Changes to Scotland's family planning strategy will see women encouraged to use longer-term alternatives to the contraceptive pill.
The new strategy is expected to be launched by health minister Shona Robison in the spring in a bid to cut the growing number of unwanted pregnancies.
The Scotland on Sunday newspaper reported a Scottish Government spokeswoman as saying: "The campaign will feature all types of long-lasting, reversible contraception; injections, coil and implants.
"The aim will be to reduce unintended pregnancies, because of the low failure rate and high reliability rates of these methods."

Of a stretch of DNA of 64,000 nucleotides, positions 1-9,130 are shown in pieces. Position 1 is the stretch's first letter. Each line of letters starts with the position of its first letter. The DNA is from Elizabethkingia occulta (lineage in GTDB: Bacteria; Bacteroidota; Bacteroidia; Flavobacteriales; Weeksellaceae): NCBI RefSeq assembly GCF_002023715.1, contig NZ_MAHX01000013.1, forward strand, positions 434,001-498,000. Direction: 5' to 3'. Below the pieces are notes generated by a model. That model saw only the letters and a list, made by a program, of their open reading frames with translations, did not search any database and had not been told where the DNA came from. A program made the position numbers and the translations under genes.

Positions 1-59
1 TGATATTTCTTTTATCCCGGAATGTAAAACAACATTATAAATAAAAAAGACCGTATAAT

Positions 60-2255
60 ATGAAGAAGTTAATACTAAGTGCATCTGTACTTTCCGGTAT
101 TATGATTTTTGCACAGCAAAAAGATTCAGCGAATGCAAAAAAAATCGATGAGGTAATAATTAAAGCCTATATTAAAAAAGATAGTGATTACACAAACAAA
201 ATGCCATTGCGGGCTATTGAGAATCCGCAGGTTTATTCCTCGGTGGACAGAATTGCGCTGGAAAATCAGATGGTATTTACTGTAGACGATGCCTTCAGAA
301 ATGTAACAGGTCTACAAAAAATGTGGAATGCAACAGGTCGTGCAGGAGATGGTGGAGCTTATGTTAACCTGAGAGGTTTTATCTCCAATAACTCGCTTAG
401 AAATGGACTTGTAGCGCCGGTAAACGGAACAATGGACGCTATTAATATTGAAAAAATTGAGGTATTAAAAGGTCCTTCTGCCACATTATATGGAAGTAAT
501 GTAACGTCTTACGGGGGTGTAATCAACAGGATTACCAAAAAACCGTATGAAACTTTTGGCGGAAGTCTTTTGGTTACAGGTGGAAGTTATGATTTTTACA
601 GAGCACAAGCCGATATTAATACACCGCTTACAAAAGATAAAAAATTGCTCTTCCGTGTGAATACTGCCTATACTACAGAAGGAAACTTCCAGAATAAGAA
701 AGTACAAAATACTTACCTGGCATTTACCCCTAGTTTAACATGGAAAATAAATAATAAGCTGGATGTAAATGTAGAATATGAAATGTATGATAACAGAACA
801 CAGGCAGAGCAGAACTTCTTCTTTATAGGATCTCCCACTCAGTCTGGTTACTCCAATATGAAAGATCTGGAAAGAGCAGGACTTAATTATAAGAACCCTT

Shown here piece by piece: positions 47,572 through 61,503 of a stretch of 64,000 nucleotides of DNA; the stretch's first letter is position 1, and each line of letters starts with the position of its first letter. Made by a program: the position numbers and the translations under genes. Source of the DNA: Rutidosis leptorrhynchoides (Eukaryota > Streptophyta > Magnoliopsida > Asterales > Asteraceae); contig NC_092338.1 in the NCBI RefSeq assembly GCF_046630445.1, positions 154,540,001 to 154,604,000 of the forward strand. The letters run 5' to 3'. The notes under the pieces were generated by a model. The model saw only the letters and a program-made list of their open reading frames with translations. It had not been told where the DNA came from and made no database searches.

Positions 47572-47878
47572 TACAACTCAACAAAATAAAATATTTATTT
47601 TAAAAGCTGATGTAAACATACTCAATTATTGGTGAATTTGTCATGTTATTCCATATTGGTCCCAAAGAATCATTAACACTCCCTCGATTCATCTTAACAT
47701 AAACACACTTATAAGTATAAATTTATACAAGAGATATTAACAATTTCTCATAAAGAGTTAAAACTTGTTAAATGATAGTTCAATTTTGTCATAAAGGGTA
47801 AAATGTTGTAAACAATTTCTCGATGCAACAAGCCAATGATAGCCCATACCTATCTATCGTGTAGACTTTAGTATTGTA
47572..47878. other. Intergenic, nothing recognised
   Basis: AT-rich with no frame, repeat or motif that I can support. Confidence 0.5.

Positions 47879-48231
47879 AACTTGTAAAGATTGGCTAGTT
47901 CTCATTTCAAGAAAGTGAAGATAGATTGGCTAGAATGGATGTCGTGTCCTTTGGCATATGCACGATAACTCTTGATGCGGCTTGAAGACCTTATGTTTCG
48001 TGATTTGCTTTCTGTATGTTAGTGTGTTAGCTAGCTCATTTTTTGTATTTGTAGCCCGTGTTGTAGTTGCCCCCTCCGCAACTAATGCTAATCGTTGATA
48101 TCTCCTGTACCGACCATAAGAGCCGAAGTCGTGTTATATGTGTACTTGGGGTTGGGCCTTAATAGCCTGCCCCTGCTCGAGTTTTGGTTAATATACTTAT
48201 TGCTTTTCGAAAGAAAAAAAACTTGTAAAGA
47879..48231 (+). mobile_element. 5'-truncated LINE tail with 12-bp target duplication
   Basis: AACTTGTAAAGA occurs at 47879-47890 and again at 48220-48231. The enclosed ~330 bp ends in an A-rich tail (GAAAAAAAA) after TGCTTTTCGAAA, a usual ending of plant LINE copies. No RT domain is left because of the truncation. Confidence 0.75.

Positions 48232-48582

Long-acting reversible methods that last from three months to five years will be promoted to about 250,000 Scottish women aged between 18 and 40 who currently use the pill.
A minority of Scottish women of child-bearing age currently use implants and injections. There were 13,703 terminations carried out last year.
The new strategy is expected to cost ministers about £270,000 a year to publicise.
Copyright © Press Association 2008
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